Root Cause Analysis - Find the real cause of your problem

When problems occur at work, organizations are more likely to fix it in a rather quick-situation-assessment fashion and get into the fire-fighting mode instead of taking the time to find out the real cause(s) of the problem. Root Cause Analysis (RCA) gives companies a process they can use to identify sources of problems and eliminate them for good. It is an efficient improvement process based on structured methods and tools. It is therefore a key success factor that every company should implement within their core processes.


Why use Root Cause Analysis in project management?

“Take time to fix it right rather than having to fix it again ”

As the need for new technologies increases, IT project management methods complexify and many organizations are going through common problem situations : unresolved cost problems, technical and delivery issues, decreasing customer retention, downtime...

Implementing a quick fix deals with the symptoms only, it doesn’t solve the “root” problem (and will not prevent issues from reoccurring).

As recurring problems represent a risk for employees, unforeseen issues too can cause considerable damages. Thus, managers must fix problems in due time; while avoiding pointing fingers at or blaming people, in order to fully focus on solving the problem.

Using Root Cause Analysis simply eliminates “the evil at the bottom” so that productivity and business can grow.

RCA contributes to reaching business targets
Corrective and preventive actions using RCA methods helps organizations reaching business targets and can be applied in various domains.

Spending the time to discover the actual underlying cause will limit issues greatly. Many examples highlight the benefits of stopping these re-occurances:

The use of RCA on customer complaints. Dealing with the root cause rather than the reoccurring issues decreases the workload, enhances customer satisfaction and make customers more willing to buy services or products.

The use of RCA in project management helps finding critical causes related to time, quality and budgets.

How to use a Root Cause Analysis process?

There are 5 steps in a Root Cause Analysis:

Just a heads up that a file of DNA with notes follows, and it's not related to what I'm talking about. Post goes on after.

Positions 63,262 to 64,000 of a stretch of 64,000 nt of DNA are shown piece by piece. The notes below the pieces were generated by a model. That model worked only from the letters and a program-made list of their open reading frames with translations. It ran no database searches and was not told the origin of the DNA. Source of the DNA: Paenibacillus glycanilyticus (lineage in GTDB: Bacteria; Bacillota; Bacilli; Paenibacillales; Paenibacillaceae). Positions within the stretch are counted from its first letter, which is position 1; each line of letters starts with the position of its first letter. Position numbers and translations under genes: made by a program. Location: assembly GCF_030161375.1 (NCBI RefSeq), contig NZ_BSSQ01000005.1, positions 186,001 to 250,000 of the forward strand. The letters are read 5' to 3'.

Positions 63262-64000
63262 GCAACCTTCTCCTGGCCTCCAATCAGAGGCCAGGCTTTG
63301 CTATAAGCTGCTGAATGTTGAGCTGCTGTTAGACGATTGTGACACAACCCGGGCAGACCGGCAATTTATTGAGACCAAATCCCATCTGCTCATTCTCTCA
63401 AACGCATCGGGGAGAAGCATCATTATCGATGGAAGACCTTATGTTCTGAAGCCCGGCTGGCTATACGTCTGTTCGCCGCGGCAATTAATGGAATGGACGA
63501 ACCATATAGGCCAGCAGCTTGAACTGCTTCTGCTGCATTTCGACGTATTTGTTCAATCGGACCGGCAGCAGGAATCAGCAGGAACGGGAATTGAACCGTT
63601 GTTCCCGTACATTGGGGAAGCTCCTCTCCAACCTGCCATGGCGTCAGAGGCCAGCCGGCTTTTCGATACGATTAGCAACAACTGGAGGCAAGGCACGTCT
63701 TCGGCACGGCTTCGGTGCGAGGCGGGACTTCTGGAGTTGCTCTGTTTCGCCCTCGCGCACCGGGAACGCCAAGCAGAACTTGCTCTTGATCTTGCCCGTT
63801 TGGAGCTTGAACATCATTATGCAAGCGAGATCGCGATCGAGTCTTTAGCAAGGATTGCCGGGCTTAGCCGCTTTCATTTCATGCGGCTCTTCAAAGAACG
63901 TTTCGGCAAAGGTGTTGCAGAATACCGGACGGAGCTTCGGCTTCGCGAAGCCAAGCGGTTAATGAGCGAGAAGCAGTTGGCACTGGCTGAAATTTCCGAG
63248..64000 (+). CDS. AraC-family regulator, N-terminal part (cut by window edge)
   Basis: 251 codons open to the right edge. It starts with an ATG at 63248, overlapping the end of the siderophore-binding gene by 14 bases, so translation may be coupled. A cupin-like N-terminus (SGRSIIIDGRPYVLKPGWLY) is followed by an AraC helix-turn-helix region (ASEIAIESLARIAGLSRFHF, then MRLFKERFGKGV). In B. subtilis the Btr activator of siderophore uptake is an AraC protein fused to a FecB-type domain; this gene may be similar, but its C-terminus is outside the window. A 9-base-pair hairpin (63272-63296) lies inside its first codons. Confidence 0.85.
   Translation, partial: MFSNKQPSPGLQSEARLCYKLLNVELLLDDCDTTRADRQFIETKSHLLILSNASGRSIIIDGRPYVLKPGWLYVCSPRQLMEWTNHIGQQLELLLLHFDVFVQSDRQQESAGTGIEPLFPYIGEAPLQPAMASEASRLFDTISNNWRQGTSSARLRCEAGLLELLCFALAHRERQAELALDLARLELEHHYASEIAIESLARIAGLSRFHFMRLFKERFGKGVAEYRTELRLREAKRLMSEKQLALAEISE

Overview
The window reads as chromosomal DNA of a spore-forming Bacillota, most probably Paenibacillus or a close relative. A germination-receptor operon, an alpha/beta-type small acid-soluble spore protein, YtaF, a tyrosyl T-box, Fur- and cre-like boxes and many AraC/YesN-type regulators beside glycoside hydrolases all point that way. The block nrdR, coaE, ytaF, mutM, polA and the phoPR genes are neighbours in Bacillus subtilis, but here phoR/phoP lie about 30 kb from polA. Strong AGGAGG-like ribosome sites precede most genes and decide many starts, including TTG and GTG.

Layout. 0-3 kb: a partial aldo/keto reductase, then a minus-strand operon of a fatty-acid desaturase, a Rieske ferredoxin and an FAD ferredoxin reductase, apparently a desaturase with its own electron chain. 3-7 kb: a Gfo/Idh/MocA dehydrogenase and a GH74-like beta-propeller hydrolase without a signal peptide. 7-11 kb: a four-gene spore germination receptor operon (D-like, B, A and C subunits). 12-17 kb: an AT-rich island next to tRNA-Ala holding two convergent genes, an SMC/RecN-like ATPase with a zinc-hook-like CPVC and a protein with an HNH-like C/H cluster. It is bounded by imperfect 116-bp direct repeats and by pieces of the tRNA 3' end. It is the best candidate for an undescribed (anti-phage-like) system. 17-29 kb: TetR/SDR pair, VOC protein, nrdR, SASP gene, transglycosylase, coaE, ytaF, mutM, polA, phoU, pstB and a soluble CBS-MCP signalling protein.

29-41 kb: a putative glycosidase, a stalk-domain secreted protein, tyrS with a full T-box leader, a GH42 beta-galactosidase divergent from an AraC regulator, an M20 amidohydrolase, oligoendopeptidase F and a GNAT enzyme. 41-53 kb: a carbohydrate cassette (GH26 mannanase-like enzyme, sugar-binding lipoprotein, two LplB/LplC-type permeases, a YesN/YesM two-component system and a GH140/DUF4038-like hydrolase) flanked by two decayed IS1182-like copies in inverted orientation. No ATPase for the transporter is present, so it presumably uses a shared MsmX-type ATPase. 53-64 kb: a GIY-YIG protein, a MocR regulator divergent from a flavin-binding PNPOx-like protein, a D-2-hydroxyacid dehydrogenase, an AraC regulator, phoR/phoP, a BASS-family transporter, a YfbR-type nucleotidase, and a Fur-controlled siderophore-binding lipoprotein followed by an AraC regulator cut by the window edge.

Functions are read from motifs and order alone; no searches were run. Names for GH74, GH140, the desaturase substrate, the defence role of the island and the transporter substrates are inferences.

1. Define the problem: This phase aims at defining how the Root Cause Analysis will be run as a project. Identify the context of a problem: what, how, when, where it happened + what are the appearing symptoms.

2. Collect data about the situation: Check the information, how long has the problem been existing, what’s impacted, what can you learn about it ?

3. Identify all possible causes: what event and conditions led to this problem occurrence? Use the funnel-shaped map system to categorize the different causes:Primary difficulty source identification

  • Ex : Equipment, personal, natural, external event or others difficulties ? Problem category identification
  • Ex : Design, program, fabrication, company or contract employee problem ? Root cause category identification
  • Ex : Reliability, administrative, procedures, human factors engineering, training, supervision, communication, personal performance issues ? Near root cause identification
  • Ex : Policies and material controls, safety reviews, customer services, no training, misunderstood communication, personal medication problems...

4. Identify the root cause: what is responsible for the problems you identify in the “near root cause identification phase”? 

  • Ex : technical error, customer needs not addressed, procedure difficult to use, incomplete data, equipment location, training requirements not identified… Use the 5 Whys method to dig deeper to the true root cause (simply asks 5 times why something happened)

5. Once the failure has been identified properly, the last most important phase in the RCA process is to fix the problem and prevent future recurrences by implementing workable corrective measures.

Take Away

  • Focus on processes, not on people.
  • The Root Cause Analysis should at any cost avoid blaming and finger-pointing, as it will prevent the resolution process from scoring progress.
  • Focus on data to avoid any bias from people's’ involvement.
  • Remind your team that RCA falls under the organization’s continuous improvement program and that it’s nowhere aiming at blaming specific people.


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